Mongar (alt. 1600m/5250ft) & Lhuntse(alt.
The journey from Bumthang to Mongar is one
of the most beautiful in the Himalayas crossing 4,000m high Thrumshing la
(pass). Gushing waterfalls, steep cliffs with even steeper drops, blazing flowers and constantly changing vegetation combine to make this journey
as varied as it is beautiful. Mongar marks the beginning of Eastern
Bhutan. The second largest town in the sub-tropical east, Mongar like
Trashigang further east, is situated on the side of a hill in the
contrasts to other towns of Western Bhutan which was built on the valley
Places of interest in and around Mongar
It is site of one of Bhutan's newest Dzong built in 1930s. Yet the
Dzong is built in the same method and traditions of all the other
Dzongs; no drawings and nails have been used. A visit gives visitors an
impression of how traditional Bhutanese architecture has continued to
thrive through the centuries.
Located at about 20 minutes walk from Mongar town, this privately owned monastery was founded by Lama Sangdag, the sixth son of Terton Pema Lingpa. It is of great cultural significance and a repository of a wide range of spiritual treasures and other sacred objects known to have been revealed by Terton Pema Lingpa.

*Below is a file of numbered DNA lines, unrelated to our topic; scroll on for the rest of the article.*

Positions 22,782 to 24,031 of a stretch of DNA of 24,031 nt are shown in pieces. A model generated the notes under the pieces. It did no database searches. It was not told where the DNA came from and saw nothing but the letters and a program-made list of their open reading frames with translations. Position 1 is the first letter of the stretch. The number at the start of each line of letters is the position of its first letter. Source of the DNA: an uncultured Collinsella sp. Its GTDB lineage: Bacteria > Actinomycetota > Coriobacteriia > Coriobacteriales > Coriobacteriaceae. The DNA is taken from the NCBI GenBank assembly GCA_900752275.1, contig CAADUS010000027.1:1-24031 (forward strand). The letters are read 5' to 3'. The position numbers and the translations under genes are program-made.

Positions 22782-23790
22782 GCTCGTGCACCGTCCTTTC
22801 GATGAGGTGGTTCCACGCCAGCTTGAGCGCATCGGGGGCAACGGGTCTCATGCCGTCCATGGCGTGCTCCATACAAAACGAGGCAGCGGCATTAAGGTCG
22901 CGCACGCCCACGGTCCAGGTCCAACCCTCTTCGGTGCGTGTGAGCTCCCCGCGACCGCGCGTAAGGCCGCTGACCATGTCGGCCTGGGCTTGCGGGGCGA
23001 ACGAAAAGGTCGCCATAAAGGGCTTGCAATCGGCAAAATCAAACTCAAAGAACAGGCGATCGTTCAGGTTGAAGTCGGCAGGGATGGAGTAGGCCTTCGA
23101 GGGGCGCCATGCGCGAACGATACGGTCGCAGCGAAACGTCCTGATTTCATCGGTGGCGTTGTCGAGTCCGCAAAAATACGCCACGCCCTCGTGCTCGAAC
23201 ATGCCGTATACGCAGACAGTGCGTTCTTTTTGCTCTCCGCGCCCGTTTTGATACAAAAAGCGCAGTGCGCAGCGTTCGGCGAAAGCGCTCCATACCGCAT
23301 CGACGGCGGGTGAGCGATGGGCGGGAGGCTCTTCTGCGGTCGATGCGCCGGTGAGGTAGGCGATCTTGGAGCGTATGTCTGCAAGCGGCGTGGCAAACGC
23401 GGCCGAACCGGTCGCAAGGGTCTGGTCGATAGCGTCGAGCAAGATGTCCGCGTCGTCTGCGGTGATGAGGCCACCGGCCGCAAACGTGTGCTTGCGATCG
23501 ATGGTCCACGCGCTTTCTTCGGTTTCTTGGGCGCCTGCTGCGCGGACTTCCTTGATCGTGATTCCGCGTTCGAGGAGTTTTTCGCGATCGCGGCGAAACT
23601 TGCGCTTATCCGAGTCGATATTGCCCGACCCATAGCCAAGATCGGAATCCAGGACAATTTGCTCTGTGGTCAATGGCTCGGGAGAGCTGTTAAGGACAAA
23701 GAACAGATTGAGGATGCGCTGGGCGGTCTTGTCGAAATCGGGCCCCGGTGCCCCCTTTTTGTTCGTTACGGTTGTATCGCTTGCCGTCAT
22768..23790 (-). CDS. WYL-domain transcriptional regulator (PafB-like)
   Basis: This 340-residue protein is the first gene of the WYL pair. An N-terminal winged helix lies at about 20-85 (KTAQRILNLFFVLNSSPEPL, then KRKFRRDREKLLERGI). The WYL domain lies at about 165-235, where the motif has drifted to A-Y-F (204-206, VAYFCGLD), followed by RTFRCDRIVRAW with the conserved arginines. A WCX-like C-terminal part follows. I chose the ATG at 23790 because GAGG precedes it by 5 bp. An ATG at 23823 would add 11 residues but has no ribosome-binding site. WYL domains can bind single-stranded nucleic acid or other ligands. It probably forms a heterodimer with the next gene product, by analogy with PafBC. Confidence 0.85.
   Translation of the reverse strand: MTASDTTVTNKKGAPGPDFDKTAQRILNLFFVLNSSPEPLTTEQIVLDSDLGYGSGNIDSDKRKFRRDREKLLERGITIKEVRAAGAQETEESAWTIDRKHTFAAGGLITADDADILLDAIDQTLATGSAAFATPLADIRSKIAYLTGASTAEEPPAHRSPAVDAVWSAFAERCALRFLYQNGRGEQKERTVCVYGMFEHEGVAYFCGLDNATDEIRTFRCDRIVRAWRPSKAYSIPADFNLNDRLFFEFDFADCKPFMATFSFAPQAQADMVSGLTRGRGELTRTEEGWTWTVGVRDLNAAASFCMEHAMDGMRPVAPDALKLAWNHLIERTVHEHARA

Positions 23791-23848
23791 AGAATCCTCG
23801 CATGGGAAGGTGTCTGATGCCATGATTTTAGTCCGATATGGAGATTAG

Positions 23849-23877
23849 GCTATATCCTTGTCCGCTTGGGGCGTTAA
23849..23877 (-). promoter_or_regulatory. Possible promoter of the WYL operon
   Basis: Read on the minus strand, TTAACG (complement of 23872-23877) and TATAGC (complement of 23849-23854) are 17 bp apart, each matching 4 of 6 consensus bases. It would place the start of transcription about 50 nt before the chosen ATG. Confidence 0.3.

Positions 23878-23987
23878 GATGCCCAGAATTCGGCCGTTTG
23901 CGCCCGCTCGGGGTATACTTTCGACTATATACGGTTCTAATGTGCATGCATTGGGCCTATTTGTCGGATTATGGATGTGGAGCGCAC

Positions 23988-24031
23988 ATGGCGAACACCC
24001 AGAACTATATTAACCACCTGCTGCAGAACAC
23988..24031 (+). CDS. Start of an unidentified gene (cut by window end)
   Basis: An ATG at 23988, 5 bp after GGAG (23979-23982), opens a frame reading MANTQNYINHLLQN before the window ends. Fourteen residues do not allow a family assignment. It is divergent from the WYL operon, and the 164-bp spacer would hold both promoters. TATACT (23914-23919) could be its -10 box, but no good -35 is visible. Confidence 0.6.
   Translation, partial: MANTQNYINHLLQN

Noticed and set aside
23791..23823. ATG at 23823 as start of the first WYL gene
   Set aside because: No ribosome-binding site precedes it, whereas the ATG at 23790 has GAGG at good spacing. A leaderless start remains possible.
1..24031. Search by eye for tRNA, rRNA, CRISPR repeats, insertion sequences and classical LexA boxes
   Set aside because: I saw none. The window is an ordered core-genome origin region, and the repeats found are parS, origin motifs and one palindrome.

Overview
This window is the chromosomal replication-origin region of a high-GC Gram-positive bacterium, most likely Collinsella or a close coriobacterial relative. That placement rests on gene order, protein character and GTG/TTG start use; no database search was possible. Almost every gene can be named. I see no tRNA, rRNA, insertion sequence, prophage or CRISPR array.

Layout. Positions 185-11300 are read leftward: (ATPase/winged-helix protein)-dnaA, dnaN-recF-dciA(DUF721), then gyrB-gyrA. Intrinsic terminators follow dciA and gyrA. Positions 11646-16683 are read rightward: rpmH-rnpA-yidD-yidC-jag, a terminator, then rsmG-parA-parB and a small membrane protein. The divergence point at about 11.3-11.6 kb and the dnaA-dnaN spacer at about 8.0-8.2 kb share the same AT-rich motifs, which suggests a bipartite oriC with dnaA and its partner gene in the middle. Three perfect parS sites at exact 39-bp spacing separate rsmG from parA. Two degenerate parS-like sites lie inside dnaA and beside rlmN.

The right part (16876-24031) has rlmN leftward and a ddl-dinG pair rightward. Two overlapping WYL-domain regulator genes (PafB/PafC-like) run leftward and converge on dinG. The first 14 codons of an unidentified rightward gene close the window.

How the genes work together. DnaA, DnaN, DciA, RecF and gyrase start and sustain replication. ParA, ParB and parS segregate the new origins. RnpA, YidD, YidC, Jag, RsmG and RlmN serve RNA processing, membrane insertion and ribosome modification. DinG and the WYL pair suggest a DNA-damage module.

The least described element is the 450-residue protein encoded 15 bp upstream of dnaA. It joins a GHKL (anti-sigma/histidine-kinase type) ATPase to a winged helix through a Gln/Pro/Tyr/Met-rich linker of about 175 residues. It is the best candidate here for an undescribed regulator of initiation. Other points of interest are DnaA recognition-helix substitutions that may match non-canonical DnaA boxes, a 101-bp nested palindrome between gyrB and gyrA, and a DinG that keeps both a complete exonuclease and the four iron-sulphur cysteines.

Dramtse Lhakhang means, ‘the peak without enemy’, is one of the largest and most important monastery in eastern Bhutan, situated about 18 km away from Trashigang to Monger highway. The lhakhang was founded by a highly accomplished Ani (nun) named Choten Zangmo in the 16th century, the granddaughter of the famous religious master Terton Pema Lingpa (the Treasure Discoverer).
The lhakhang is deeply associated with Terton Pema Lingpa and the Peling tradition of Buddhism. It houses a full range of spiritual treasures and other sacred objects and is the source of spiritual inspiration to the people of Drametse and neighbouring communities.
The local people from Mongar and Trashigang gather at Drametse Lhakhang to witness the annual religious festival, celebrated every year on the 10th day of Bhutanese calendar and locally known as Kaggsol Chenmo, Trel Da Tshechu and Daw Drugpai Choep. The Drametse Ngacham (Dance of the drums of Drametse) was established by Lam Kuenga Gyeltshen, Ani Chhoeten Zangmo’s brother and
Excursion around Mongar
Lhuntse is 77 km from Mongar (3 hours drive) and is one of the most
isolated districts in the country. The landscape here is spectacular
with stark cliffs and gorges and dense coniferous forests. The region is
notably famed for its weavers and their special textiles generally
considered to be the best in the country. The Kurtoe region of Lhuntse
is also the ancestral home of royal dynasty.